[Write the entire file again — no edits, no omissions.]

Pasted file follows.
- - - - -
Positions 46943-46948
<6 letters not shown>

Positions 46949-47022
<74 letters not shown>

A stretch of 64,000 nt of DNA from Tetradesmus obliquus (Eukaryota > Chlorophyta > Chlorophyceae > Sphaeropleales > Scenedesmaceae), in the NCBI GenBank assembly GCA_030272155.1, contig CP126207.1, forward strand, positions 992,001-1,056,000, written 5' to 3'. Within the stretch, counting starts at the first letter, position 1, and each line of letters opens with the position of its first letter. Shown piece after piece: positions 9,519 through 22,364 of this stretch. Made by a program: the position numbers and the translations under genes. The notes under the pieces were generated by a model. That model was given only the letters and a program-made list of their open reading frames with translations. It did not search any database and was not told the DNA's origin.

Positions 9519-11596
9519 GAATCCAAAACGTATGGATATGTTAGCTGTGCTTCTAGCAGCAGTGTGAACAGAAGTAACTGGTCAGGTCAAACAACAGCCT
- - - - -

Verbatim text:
Positions 46943-46948
<6 letters not shown>

Positions 46949-47022
<74 letters not shown>

A stretch of 64,000 nt of DNA from Tetradesmus obliquus (Eukaryota > Chlorophyta > Chlorophyceae > Sphaeropleales > Scenedesmaceae), in the NCBI GenBank assembly GCA_030272155.1, contig CP126207.1, forward strand, positions 992,001-1,056,000, written 5' to 3'. Within the stretch, counting starts at the first letter, position 1, and each line of letters opens with the position of its first letter. Shown piece after piece: positions 9,519 through 22,364 of this stretch. Made by a program: the position numbers and the translations under genes. The notes under the pieces were generated by a model. That model was given only the letters and a program-made list of their open reading frames with translations. It did not search any database and was not told the DNA's origin.

Positions 9519-11596
9519 GAATCCAAAACGTATGGATATGTTAGCTGTGCTTCTAGCAGCAGTGTGAACAGAAGTAACTGGTCAGGTCAAACAACAGCCT